Developing world urged to ditch plastic for traditional pitchers.
Brass water containers could combat many water-borne diseases, according to microbiologists. The discovery suggests that these vessels should be used in developing countries, where people typically view cheaper plastic containers as the better option.
Water-borne diseases remain a serious threat in many poor regions of the world, with around 2 million children dying each year from diarrhoea. Efforts to provide safe drinking water have had difficulty reaching remote areas.
Even in places with basic water-purification systems, people often opt for riskier wells under trees because the water is cooler, says Rob Reed, who led the brass study. On a recent trip to India, Reed, a microbiologist at Northumbria University in Newcastle upon Tyne, UK, witnessed villagers doing exactly this.
But he also heard an interesting piece of local wisdom: people believe that traditional brass water containers offer some protection against sickness. The idea intrigued Reed, who was in Asia investigating the antibacterial effects of sunlight on water.
He has now found that bacteria are indeed less likely to thrive in brass water pots than in earthenware or plastic ones. "It's one of the traditional ideas of water treatment and we were able to find a microbiological basis for it," he says.
Hold that thought
Reed, with his colleagues Puja Tandon and Sanjay Chhibber, carried out two series of experiments. In Britain, the researchers filled brass and earthenware vessels with a diluted culture of Escherichia coli bacteria, which can cause illnesses such as dysentery. They then counted the surviving bacteria after 6, 24 and 48 hours. A similar test was carried out in India using naturally contaminated water.
The amount of live E. coli in the brass vessels dropped dramatically over time, and after 48 hours they fell to undetectable levels, Reed told the Society for General Microbiology's meeting this week in Edinburgh, UK.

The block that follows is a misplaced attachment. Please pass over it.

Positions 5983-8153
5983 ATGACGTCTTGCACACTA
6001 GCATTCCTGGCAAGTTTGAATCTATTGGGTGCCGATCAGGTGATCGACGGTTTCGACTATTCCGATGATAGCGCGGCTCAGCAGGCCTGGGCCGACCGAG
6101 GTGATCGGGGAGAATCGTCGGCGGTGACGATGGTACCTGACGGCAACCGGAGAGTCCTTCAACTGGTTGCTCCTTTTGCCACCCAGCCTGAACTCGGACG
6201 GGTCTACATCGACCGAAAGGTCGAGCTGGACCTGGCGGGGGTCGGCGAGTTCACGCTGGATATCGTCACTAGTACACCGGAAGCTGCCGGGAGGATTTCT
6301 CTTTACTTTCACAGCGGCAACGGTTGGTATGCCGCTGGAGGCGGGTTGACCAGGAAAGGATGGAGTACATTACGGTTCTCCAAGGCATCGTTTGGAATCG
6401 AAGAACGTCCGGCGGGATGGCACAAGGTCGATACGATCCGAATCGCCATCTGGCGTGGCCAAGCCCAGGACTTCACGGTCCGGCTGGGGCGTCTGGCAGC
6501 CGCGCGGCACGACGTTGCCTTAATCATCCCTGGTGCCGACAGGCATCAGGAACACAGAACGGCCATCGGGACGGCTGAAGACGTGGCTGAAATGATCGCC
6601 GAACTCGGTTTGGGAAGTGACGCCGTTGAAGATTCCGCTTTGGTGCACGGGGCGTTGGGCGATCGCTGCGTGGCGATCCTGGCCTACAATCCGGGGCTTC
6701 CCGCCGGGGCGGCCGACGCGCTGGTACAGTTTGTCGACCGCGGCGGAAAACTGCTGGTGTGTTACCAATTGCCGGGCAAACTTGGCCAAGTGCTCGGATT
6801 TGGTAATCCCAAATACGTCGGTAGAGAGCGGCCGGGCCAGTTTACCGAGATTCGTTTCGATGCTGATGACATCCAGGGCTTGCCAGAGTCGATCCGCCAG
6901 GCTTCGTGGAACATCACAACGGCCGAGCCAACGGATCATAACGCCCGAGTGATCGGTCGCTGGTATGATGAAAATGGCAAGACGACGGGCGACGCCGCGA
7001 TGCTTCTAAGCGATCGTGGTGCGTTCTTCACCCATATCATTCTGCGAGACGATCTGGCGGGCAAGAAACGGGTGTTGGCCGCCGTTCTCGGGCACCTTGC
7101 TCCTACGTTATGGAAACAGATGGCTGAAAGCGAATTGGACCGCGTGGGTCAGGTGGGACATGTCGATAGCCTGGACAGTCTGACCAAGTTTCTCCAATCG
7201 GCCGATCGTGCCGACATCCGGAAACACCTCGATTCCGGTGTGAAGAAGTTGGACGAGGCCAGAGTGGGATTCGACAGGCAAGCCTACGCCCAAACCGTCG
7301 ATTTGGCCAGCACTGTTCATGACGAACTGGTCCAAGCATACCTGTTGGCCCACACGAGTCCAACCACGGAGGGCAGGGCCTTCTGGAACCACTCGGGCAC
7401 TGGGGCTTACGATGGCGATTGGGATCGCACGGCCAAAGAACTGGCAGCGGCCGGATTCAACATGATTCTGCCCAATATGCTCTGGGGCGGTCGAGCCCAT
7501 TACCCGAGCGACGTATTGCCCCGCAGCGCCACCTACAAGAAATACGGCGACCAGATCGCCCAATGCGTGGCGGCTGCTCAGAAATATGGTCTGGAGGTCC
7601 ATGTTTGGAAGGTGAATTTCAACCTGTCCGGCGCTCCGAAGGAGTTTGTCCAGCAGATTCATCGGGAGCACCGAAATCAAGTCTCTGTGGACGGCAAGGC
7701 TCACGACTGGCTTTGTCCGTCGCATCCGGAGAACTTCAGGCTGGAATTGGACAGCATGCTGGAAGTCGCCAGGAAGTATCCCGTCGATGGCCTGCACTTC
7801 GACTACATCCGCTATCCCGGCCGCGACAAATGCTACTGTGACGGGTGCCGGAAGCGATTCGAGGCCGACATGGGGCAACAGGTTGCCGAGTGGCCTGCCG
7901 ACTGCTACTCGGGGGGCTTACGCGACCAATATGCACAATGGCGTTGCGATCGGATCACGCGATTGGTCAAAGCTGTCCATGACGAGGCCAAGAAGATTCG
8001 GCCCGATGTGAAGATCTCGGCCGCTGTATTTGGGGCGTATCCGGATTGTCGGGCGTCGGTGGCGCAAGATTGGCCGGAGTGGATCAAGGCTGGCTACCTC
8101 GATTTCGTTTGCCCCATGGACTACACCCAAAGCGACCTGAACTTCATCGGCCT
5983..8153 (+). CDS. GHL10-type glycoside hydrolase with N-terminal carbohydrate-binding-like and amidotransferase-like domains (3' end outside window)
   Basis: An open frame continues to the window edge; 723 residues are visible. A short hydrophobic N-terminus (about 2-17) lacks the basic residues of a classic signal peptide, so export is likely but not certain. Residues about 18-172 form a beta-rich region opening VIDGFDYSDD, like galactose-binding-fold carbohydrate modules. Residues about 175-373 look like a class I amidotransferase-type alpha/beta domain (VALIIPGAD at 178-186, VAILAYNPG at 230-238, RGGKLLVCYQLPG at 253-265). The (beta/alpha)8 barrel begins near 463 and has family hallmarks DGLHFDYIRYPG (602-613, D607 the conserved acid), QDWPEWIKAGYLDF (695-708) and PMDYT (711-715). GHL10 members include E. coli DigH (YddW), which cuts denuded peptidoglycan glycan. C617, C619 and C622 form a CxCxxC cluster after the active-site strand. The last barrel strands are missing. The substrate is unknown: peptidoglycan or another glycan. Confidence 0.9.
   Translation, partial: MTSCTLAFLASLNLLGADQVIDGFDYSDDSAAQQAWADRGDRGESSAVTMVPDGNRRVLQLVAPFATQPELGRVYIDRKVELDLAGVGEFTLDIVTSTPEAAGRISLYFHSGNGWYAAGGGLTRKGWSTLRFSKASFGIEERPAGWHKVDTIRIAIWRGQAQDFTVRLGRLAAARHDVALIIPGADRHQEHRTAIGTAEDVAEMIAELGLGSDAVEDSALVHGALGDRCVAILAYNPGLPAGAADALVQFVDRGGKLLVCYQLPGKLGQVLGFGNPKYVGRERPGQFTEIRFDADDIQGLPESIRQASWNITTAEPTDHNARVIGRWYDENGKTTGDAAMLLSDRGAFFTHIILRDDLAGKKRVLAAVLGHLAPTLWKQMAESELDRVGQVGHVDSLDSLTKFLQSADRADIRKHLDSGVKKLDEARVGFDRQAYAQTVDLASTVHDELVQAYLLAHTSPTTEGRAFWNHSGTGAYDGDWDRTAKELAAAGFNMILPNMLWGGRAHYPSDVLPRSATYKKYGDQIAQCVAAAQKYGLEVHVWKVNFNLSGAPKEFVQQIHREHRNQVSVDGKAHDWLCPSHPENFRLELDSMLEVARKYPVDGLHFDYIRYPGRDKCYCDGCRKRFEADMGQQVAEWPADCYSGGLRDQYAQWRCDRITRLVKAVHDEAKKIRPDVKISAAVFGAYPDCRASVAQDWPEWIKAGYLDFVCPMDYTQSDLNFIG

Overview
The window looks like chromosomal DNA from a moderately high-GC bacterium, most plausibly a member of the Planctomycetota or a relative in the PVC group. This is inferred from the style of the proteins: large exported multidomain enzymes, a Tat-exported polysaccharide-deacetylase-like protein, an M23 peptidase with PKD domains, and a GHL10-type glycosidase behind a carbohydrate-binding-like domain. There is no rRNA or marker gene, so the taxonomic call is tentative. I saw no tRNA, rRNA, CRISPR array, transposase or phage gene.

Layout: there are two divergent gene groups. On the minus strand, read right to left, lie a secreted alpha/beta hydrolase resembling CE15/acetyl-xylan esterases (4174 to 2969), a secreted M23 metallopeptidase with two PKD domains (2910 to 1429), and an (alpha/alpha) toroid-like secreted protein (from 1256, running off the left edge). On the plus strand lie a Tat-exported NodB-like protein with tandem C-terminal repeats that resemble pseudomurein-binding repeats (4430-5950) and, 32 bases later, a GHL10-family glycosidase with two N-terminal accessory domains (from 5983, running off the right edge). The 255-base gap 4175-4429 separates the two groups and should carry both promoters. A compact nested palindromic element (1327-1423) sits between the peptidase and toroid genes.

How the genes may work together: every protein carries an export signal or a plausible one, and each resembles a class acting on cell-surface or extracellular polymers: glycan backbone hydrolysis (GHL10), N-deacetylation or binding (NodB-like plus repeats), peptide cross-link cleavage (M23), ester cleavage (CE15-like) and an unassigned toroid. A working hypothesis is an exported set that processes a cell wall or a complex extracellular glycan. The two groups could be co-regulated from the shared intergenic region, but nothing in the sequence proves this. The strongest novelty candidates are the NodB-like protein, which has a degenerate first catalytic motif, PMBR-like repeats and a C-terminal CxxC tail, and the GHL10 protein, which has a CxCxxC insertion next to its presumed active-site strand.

The key to the result is copper, which can disrupt biological systems, Reed explains. The element acts by interfering with the membranes and enzymes of cells; for bacteria, this can mean death. Pots made of brass, an alloy of copper and zinc, shed copper particles into the water they contain.
The amounts that circulate into the brass water vessels would not harm humans, Reed adds. According to the researchers, even a person drinking 10 litres of such water in a single day would take in less than the daily recommended dose of copper or zinc.
Brass water pots also easily outperformed plastic ones, the researchers discovered. Plastic, says Reed, did not inactivate the bacteria. But many people in developing nations use plastic drinking vessels, because they view them as more modern.
Other factors also influence their choice. "Brass is an order of magnitude more expensive. People are switching to plastic because it's cheaper," Reed explains. He hopes that the disease-fighting properties of brass containers will convince people to switch back to traditional ware. "They work at the individual household level, so you don't need a great deal of infrastructure" unlike other safe-water systems, Reed says.
Although Reed declines to speculate about exactly how many lives could be saved by switching to brass, he points to the millions of lives claimed each year by water-borne diseases. Storing water in brass for two days could stop this, he suggests: "The potential is great."
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Khamsi, R. Brass jugs polish off disease. Nature (2005). https://doi.org/10.1038/news050404-14
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